Teen Wins Top Photography Award - Just a Year after Taking It Up; Injuries Playing Badminton at International Level Opened Door for Curtis, 15, to Win Prizes at a New Hobby

South Wales Echo (Cardiff, Wales), December 4, 2008 | Go to article overview

Teen Wins Top Photography Award - Just a Year after Taking It Up; Injuries Playing Badminton at International Level Opened Door for Curtis, 15, to Win Prizes at a New Hobby


Byline: Peter Collins

TALENTED South Wales teenager Curtis Fowler has become one of the youngest ever photographers to gain a coveted distinction from one of the world'smost prestigious photographic societies.

Curtis, 15, a pupil at Barry Comprehensive School, first picked up a camera just over a year ago.

But since then he has won a series of important prizes and awards, culminating with the distinction of a Licentiateship from the Royal Photographic Society. The Licentiateship is the first rung on the ladder to being awarded a Fellowship of the society.

Had it not been for several injuries Curtis suffered while playing badminton for Wales at international level, he might never have discovered his remarkable gift for photography.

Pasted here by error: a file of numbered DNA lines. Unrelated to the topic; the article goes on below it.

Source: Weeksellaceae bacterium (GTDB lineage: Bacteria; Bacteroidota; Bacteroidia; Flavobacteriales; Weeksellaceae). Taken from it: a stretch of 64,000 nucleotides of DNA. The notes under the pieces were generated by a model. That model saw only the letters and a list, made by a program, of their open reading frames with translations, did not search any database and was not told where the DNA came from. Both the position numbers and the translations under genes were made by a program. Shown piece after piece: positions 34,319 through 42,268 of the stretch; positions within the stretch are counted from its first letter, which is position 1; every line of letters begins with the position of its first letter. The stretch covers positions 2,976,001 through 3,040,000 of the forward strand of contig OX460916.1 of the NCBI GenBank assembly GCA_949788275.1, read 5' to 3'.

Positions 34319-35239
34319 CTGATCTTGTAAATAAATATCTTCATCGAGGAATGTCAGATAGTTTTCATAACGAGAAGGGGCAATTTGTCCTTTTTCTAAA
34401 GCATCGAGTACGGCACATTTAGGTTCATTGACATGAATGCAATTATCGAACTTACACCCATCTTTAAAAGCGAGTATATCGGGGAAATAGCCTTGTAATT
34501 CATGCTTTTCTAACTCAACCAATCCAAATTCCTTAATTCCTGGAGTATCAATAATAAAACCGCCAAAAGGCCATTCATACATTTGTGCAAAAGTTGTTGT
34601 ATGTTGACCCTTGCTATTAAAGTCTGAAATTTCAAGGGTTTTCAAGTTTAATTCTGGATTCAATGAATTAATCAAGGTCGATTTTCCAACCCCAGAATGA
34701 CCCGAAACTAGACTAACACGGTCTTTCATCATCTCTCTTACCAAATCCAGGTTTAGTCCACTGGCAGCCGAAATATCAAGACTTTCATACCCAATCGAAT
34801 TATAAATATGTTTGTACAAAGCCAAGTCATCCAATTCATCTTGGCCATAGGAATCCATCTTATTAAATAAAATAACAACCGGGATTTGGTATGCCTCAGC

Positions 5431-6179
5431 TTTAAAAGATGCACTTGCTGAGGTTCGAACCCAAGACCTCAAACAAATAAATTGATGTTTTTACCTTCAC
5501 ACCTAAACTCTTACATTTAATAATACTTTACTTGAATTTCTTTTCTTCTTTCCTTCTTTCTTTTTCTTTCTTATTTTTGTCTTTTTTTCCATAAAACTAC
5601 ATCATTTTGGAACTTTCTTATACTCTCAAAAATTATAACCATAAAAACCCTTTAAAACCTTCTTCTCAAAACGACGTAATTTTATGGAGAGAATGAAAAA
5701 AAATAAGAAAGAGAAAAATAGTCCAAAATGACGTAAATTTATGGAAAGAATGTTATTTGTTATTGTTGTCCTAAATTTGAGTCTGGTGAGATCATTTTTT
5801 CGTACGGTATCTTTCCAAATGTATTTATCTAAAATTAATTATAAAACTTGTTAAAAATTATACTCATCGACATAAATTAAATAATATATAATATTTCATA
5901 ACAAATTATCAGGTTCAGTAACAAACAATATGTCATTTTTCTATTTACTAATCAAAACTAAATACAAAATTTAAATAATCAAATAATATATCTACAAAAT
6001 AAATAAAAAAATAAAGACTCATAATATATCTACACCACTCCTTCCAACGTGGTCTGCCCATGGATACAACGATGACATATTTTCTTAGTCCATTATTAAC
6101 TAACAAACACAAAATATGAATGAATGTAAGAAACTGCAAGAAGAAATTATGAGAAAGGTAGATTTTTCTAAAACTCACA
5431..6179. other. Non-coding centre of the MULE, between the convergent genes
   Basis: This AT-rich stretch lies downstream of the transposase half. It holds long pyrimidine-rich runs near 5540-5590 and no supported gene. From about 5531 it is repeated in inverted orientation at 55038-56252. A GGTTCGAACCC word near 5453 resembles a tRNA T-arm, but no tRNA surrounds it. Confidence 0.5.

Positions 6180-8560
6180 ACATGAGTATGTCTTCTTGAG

Speaking at his home in Hinchsliff Avenue, Barry, Curtis said: "I played badminton internationally, but kept getting injured all the time. I hurt my leg and decided to give it up.

"I went to the Barry Camera Club, which is just down the road from

us. I enjoyed the creativity and was inspired by other people's photographs."

Despite having no formal training, Curtis quickly developed his talent and, within a few months of picking up a camera, was shortlisted for Digital Camera magazine's Photographer of the Year award for photographs entitled Splash Of Orange.

Using his Canon Eos 400d camera, Curtis went on a family holiday to Kenya last month and took a series of pictures of animals and people there.

He submitted 10 mounted photographs to the Royal Photographic Society, of which he is now a member.The society was so impressed that they awarded him the Licentiateship and are now using his photographs in training workshops.

"I was delighted," said Curtis. "I've pretty much been thrown in at the deep end with photography. …

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